Muddy Waters Team to Open Dark Horse in Lowertown

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The future home of Dark Horse.

The owners of Muddy Waters are following the Bulldog into Lowertown, as they prepare to open Dark Horse, a new bar and restaurant slated for later this summer.

See also: New Loring Park Brewery Lakes & Legends Will Open This Summer

Sarah Schrantz and Paddy Whelan, two-thirds of the Muddy Waters ownership team, have partnered with Mike Johnson of MP Johnson Construction to restore the former Twin Cities Magic and Costume site near the intersection of E. 7th and Wacouta Street, roughly a block from the new Saints stadium.

"It's about building an establishment we want to hang out in ourselves," Whelan says of the new bar, which he hopes will be open by August 1. "Taking what we've learned from Muddy Waters and adding a little twist in a different direction."

In that spirit, Dark Horse will focus on craft beer, liquor, and drip coffee, while adding European comfort foods in a welcoming Bohemian environment. There will be an off-street patio with fire pits and outdoor bar. Inside, guests will be greeted by an ergonomic bar and view of the kitchen in back. They plan to install a glass block wall, natural lighting, and ample foliage to complement the building's historic brick tones and wood flooring. At present, the site has been stripped to its core in order to emphasizing its historic shell, constructed in 1900.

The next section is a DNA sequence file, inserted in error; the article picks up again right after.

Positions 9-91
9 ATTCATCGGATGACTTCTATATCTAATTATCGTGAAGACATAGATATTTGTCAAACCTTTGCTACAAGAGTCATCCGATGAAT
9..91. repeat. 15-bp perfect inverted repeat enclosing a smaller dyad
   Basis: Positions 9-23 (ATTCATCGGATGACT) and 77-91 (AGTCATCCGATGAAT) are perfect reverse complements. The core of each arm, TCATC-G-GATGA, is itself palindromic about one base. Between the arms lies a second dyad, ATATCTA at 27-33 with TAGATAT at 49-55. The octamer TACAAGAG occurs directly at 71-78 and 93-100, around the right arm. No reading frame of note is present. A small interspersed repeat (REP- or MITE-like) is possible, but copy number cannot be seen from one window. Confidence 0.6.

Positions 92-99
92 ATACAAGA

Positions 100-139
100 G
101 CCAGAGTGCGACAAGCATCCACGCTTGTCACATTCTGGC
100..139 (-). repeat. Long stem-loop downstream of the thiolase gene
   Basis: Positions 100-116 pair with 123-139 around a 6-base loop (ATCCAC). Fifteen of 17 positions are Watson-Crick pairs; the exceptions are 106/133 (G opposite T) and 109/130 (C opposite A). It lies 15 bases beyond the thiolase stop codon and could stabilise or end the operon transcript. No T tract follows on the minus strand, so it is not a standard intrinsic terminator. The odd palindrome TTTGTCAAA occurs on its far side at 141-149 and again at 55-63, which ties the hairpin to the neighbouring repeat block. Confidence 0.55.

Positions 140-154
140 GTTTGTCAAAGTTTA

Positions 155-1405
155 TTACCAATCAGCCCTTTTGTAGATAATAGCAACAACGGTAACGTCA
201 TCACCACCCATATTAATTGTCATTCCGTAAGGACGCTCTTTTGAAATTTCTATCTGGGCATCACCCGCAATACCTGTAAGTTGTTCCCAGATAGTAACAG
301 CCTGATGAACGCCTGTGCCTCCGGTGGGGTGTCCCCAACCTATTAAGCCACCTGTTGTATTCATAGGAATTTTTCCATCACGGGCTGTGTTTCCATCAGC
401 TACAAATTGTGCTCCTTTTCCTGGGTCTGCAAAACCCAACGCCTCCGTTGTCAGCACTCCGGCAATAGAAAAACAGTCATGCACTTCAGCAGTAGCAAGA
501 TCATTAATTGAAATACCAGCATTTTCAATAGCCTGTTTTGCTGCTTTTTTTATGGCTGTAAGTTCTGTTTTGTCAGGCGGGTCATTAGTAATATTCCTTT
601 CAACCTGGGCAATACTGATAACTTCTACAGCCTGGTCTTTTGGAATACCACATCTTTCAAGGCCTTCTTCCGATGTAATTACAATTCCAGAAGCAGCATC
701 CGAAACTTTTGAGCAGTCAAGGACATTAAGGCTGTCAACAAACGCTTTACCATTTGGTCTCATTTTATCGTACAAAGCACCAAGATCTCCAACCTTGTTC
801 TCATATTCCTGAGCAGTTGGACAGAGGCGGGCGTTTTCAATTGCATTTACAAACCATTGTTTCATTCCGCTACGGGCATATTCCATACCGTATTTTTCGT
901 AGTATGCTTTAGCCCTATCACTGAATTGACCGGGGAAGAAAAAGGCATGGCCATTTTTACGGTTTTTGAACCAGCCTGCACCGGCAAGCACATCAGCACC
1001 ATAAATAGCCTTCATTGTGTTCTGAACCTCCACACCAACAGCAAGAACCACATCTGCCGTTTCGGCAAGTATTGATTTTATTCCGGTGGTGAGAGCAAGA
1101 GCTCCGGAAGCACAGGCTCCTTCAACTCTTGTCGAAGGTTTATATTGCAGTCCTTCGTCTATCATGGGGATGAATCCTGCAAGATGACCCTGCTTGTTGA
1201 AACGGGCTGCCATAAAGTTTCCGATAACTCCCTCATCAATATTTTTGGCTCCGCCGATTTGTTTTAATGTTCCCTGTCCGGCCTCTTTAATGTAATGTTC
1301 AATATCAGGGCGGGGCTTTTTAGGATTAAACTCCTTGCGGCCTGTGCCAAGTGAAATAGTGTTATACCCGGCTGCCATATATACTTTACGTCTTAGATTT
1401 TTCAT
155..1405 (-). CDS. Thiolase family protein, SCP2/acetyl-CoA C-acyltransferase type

"It's a fun neighborhood," Whelan says, reflecting on times he's spent with local artists and at Bulldog Lowertown. He says this project is not about hopping on the new stadium bandwagon, but enhancing an already vibrant neighborhood.

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The Dark Horse bar will be on the right, seating on the left, with a kitchen in back.

"When I lived in the nearby Tilsen Building 15 years ago," says Schrantz, "If you wanted something to eat you had to get in your car and get on the interstate."

She sees a changing market, though, with many similarities between Uptown and Lowertown. 20,000 commuters come into downtown St. Paul each day, and by offering affordable, quality plates, Dark Horse will be another dining option for them.

"The city of St. Paul has been good and it started with the mayor," Whelan says, adding that after battling 60/40 laws and other restrictions in Minneapolis over the years, "I think it's going to be a little more small business friendly [in St. Paul]."

To Whelan, the new bar is more than just business. "It's about what people can do when they're excited about working together," he says. "At 38, all of my dreams have come true," and he credits the resources and experiences he has shared with his friends. Johnson is not only their landlord, he also trained Whelan's hunting dog and is a mean shuffleboard player.

Dark Horse 250 E. Seventh St.

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